Sri Lankan professor, Vijay Jayasena, from the School of Public Health at Curtin University, Australia, has been leading a team of international researchers since 2004 to find a dietary solution to the world’s obesity, type 2 diabetes and malnutrition problems.
The secret to the food scientists’ research success is the humble lupin: a low cost grain legume, grown in various parts of the world, mainly for animal feed.
Classed as a ‘super food’, lupin flour has a high protein content (40 per cent) that is ideal for reducing malnutrition; ahigh dietary fibre content (28 per cent); and a low glycaemic index (GI). This gives it value for fighting obesity and type 2 diabetes.
Professor Jayasena said that the legume increases satiety which inhibits excess calorie intake. He also said independent clinical trials have shown that lupin can help reduce the incidence of obesity and type 2 diabetes. “Lupin also has a cholesterol-lowering effect, and so reduces the risk of cardiovascular disease. It contains bio-active compounds, such as anti-oxidants, and prebiotics that promote beneficial bacteria within the digestive system, and may prevent colon disease,” he said.
“The benefits of lupin for developing countries are that it can be grown in marginal conditions, is a low-cost crop, and is environmentally friendly.” Sri Lanka has serious health issues with both obesity and malnutrition. It is estimated that 25 per cent of Sri Lankans are overweight and 30 percent of children under the age of five are undernourished.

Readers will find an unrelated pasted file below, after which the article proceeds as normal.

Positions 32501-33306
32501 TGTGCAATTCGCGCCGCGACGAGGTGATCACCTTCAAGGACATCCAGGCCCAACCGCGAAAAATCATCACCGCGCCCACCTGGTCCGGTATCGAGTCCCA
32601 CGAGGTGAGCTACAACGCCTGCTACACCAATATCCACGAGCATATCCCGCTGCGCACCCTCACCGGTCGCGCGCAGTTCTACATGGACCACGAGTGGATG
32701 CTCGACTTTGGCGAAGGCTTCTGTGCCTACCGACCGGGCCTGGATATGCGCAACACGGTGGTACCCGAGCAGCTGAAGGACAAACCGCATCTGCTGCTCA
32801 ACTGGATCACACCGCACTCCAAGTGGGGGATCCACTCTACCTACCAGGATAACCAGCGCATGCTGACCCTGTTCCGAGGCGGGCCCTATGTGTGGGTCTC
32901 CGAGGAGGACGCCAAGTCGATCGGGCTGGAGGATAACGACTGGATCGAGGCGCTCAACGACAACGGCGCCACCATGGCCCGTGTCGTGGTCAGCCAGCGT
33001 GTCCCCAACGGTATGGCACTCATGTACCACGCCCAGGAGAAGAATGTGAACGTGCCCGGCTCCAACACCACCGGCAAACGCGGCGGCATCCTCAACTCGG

“Prevalence of diabetes in Sri Lanka is increasing at an alarming rate and more than 10 percent (more than two million) of the Sri Lankan population is suffering from diabetes,” Professor Jayasena explained.
Professor Jayasena conducts his research projects in collaboration with a number of leading Asian universities and research organisations, including the Indonesian Institute of Sciences (Indonesia), KMUTT (Thailand) and the University of Mumbai (India).
In collaboration with the Indonesian Institute of Sciences, Professor Jayasena has developed a low cost, healthier, lupin-based tempefor the Indonesian market. The lupin-based temple is a popular fermented food product.
FREE PUBLIC SEMINAR BY Prof Vijay Jayasena, of Curtin University
Sunday, 11thDecember 2011 at 3.00 pm, Cinnamon Grand Hotel, 77 Galle Road, Colombo 3.
Curtin University invites you to a free public seminar to learn about the ground-breaking research being undertaken by Curtin Professor, Vijay Jayasena: one of Sri Lanka’s and Western Australia’s leading academics and researchers in the field of Food Science and Technology.
Contact: Tel: +94 112437437; Enquiries: email@example.com
Email: firstname.lastname@example.org ; Web:www.international.curtin.edu.au
Article published with the assistance from:
Australian Trade Commission (Austrade), Colombo-Sri Lanka.
Contact: David Samuel, Business Development Manager, Email: David.Samuel@austrade.gov.au